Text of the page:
It’s common for sex to hurt regardless of gender. If your vagina is not fully aroused, penetration can feel a little rough and lead to soreness. That may result in tiny tears at the entrance to the vagina that won’t feel good and can even be a conduit for infection. Extended foreplay can increase natural lubrication in the vaginal tissues before intercourse. There’s a misconception that sexual lubricants are only needed when there isn’t enough foreplay. Vaginal dryness is a common issue women of all ages face. Stress, lack of sleep, hormonal issues and more can cause dryness, regardless of your age.
7. What do I do if my partner’s penis is too big or small (to the point where it’s uncomfortable)?
Based on a study of over 15,000 people, the average penis length is 3.6 in (9.1 cm) while flaccid, and 5.2 in (13.1 cm) while erect. During arousal, the vagina naturally elongates and becomes more flexible, enough to accommodate pretty much any size. Even if you have no problem getting wet during arousal, it can’t hurt to supplement your natural moisture with a good quality sexual lubricant.
Experiment with sex positions where the person who’s fearful of pain can be in charge. Sex positions like woman-on-top, missionary and side-by-side sex [can help]. For people with smaller penises, some positions that allow for deeper penetration than others include doggy style and face-to-face. You can also consider penis extenders as sexual aids.
8. My partner’s not great at oral – what can I do to help?
That can mean a lot of things – their willingness, lack of stamina, lack of consistency, or lack of variety. Each can be addressed separately. Start off by sharing what their doing well, and what else you’d like to experiment with. Keep mixing up your praise and appreciation with one or two ways they can do better in giving you oral sex. All of us are sensitive to criticism but tend to be open to constructive feedback for improvement. With some patience and communication, they can most certainly improve.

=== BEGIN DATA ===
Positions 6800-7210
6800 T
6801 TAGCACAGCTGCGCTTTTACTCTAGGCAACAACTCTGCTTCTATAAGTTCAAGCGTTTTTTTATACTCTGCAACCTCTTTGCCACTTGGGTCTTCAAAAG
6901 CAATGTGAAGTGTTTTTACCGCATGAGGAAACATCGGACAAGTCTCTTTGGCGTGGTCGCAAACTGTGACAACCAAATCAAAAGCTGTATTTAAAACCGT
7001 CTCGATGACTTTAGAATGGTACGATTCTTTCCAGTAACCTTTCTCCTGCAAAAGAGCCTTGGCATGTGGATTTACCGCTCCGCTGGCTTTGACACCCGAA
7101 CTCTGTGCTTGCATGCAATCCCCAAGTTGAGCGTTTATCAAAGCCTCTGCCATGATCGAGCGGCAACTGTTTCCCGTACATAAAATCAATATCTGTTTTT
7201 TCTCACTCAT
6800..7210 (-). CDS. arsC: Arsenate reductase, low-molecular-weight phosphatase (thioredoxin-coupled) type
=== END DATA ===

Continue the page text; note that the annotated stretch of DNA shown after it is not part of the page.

9. I think I smell down there – what should I do?
Vaginas have natural odours, and each woman’s odour is different. Your vagina cleanses itself naturally. A healthy vagina’s typical scent may best be described as “musky” or “fleshy.” A menstrual cycle might cause a slightly “metallic” scent for a few days. Intercourse may change the smell temporarily. If you’re having a persistent, different smell than you’re used to, go to your medical doctor for a check-up. Bacterial vaginosis, which is an overgrowth of normally occurring vaginal bacteria, is the most common vaginal infection that causes a vaginal odour. Trichomoniasis, a sexually transmitted infection, can also lead to vaginal odour.
10. Why do women take a longer time to orgasm than men? How can I ensure both of us enjoy sex?
Orgasm and satisfaction are two distinct constructs. You can enjoy sex without an orgasm and not feel that it’s lacking. According to a recent study published in the Journal of Sexual Medicine, women have fewer, less predictable, and more varied orgasm experiences than men. Dubbed as the “Orgasm Gap” in popular media, this has, in my opinion, little to do with the selfishness of the partner.
A longer time to climax has been linked to poor arousal and distress over orgasm difficulties. Age and relationship satisfaction are associated with a quicker time to orgasm, perhaps because women gain more sexual experience over time and feel happier in their relationships. My advice: do your best to please your partner but if they can’t get an orgasm, don’t make it about you.
About the expert
A born and bred Singaporean Chinese, Dr Martha Tara Lee is a relationship counsellor and clinical sexologist of Eros Coaching. She has a doctorate in human sexuality, a masters in counselling and two other degrees. In practice for 12 years, she’s also the appointed resident sexologist for sexual wellness boutique Pink Lifestyle and Clinical Sexologist of the Singapore Cancer Society.
Do you have an awkward sex question you want answers for? Send us a DM @honeycombers!